March 23, 2013
A window of goodwill
Madison St. woman leaves behind legacy of messages
Beverley Davis Vickery began writing messages on her front window in block letters as a way to wish the world well on major holidays.
That was in 1957, when she and her family lived on Harrison Street in Cortland. Two years later, the third-grade teacher moved with her husband, Obert, and their three children to 90 Madison St., where her messages on the front window became more frequent and sometimes more political.
“Due to circumstances beyond my control this is my last window,” reads the current message in green fluorescent letters. It was put there by Vickery’s daughter, Kathleen Efimenko, following instructions she left with her estate.
Vickery died on March 12 at age 84, in Newark, N.J., where she had been hospitalized since suffering a heart attack aboard a cruise ship on Feb. 27. She had toured the Bahamas for seven days with family and the ship was about to dock in New Jersey when she became stricken.
“We were looking in her important papers and this manila envelope said “Last Window,” with that final message written on it and the letters inside,” said Marc Efimenko, Kathleen’s husband. “We think she put it together about five years ago. There was no date on it. She always wanted the last word.”
People in the neighborhood had become accustomed to Vickery’s messages over the decades, even if they did not know who wrote them. Parker Elementary School is across the street, and teachers and staff there said they always looked for the window messages.
Vickery photographed each message and placed it in a photo album. She was fond of including “Peanuts” characters Snoopy and Charlie Brown in her messages, which often marked holidays, birthdays, and the beginning or end of the school year.
Vickery taught in Whitney Point for 12 years and Homer for 18 before retiring in 1985. Her other daughter, Johnna Stewart, lives in Cortland and her son, Andrew, lives in Buffalo. She had four grandchildren and five great-grandchildren.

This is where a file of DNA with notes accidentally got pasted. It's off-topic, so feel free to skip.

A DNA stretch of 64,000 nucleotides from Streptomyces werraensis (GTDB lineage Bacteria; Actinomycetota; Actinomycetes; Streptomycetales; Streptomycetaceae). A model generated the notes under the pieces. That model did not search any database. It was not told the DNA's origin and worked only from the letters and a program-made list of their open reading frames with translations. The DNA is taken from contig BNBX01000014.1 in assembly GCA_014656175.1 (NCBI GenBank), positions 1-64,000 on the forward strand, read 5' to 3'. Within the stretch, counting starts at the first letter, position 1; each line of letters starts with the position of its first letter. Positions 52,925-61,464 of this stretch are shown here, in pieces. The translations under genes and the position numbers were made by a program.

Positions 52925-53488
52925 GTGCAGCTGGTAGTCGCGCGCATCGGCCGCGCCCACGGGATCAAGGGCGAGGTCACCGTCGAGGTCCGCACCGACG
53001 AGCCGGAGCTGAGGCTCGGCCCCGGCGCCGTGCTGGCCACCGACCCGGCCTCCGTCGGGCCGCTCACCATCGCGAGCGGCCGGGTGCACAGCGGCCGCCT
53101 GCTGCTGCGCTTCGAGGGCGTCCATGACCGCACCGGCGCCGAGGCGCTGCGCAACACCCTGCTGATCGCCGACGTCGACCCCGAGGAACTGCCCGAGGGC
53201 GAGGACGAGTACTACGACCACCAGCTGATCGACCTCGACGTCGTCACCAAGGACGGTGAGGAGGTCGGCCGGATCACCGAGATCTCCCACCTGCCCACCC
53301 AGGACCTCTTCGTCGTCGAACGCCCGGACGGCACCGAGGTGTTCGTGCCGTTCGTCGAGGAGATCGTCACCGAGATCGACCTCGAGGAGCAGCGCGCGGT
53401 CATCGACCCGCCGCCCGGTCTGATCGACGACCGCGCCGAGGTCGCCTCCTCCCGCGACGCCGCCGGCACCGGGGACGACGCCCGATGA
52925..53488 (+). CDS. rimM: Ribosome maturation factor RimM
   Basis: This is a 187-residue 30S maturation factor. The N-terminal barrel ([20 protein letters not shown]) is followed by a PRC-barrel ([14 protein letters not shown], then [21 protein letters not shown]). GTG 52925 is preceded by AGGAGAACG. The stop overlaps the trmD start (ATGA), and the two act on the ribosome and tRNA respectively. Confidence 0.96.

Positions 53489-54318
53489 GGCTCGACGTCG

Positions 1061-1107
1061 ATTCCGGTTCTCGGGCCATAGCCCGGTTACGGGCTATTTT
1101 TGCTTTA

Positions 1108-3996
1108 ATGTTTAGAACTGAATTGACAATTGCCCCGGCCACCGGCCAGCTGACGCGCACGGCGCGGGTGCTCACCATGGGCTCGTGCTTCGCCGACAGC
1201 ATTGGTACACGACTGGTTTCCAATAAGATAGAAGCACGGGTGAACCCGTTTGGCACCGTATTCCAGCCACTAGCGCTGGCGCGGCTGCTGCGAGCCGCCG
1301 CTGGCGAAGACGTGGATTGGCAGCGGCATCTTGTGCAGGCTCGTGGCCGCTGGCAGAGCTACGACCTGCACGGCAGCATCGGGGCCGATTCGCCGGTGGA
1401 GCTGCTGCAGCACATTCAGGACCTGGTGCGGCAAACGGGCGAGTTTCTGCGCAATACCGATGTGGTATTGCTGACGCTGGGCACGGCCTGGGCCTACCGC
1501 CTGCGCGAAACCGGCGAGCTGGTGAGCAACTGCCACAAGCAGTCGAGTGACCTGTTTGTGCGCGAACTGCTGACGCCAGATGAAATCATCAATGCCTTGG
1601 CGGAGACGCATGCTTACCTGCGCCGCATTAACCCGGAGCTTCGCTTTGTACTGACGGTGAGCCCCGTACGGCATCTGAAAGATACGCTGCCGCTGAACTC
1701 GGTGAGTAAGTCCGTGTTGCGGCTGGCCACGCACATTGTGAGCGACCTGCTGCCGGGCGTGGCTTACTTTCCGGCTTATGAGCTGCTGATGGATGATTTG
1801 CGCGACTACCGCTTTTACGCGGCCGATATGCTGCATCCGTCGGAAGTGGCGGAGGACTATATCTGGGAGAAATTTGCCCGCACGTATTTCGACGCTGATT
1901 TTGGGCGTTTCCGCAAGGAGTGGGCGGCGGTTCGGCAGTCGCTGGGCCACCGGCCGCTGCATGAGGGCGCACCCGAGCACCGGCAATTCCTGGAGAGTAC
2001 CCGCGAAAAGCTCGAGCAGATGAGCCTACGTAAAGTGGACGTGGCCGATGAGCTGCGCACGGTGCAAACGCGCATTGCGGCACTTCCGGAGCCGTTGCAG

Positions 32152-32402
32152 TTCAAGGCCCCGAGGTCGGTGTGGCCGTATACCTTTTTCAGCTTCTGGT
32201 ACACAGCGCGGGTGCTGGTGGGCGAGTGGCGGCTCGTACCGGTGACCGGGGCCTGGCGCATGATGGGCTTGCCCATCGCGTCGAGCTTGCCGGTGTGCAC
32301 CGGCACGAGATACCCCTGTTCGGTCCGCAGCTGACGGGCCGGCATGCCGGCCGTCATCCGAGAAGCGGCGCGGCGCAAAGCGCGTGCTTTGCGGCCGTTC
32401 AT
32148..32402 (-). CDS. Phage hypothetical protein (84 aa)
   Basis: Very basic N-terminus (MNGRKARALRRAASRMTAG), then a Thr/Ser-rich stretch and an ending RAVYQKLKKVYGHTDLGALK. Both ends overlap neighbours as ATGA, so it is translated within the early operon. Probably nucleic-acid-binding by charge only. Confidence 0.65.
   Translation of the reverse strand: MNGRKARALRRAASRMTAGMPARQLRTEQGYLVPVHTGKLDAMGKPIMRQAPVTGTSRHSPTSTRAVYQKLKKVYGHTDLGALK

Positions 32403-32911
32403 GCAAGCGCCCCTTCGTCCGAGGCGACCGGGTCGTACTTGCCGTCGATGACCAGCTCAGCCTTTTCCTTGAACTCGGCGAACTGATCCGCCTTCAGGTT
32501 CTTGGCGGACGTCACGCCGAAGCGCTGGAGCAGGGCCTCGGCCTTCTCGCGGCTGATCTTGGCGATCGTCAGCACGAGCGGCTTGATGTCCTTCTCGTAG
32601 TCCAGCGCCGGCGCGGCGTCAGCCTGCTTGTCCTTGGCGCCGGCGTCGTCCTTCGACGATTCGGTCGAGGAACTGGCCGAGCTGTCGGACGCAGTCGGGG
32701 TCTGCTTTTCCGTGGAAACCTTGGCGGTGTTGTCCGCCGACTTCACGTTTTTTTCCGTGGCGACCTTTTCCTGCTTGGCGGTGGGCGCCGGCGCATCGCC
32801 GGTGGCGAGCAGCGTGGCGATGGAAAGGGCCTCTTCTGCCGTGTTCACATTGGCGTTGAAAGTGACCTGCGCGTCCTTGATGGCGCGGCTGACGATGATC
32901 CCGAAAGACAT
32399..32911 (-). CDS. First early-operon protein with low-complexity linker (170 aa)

Her husband died in 1989.
“We don’t know how the window messages started,” Kathleen Efimenko said. “It was just major holidays. My father didn’t seem to mind, he let her do her thing.”
As a teacher, Vickery used the block letters in classrooms and began to use them on her window, cutting them out of stencil sheets. Some were fluorescent, some were red or green.
She wished the public happy holidays and wished herself a happy birthday, writing “Happy birthday to me” one year with an image of Snoopy dressed as George Washington. Then she began to inject philosophy into her window messages.
“SEPTEMBER — Where vacation ends for the kids — and starts for their mothers.”
“There’s nothing you can do about yesterday — so forget it.”
When two city firefighters faced punishment in June 1985 for helping a man while off-duty, Vickery wrote, “Which is more important, life or procedure?”
When the bridge over Otter Creek on Madison Street reopened in September 1985 after being closed for more than a year, she wrote, “Madison Street Law — Anything is easier to take apart than to put together.”
“She was very opinionated,” her daughter said. “Sometimes the words filled the whole window.”
Vickery stopped the messages for a while because she was baby-sitting her granddaughter Ame Efimenko and the little girl, learning to read at age 4, began to spell and read the words backward, looking out of the window. Vickery waited until Ame was in school and spelling correctly before she began putting up messages again.
The messages did not appear at regular times, maybe every couple of weeks, less often as Vickery grew older. But occasionally she would change the message twice within a week.
“My grandmother came from Iowa, and Mom wrote, ‘Mom’s expecting,’ then she wrote ‘Never mind, she’s here,’” her daughter said. “That probably confused people.”
There was no memorial service for Vickery. She asked the family to have a wake for her during their annual backyard corn roast in late August.
Vickery’s family plans to leave up the last message for a while, so out-of-town family members can see it. They said Ame might move into the house. If she does, the messages might continue.
“She’s thinking about keeping the tradition going,” Kathleen Efimenko said.
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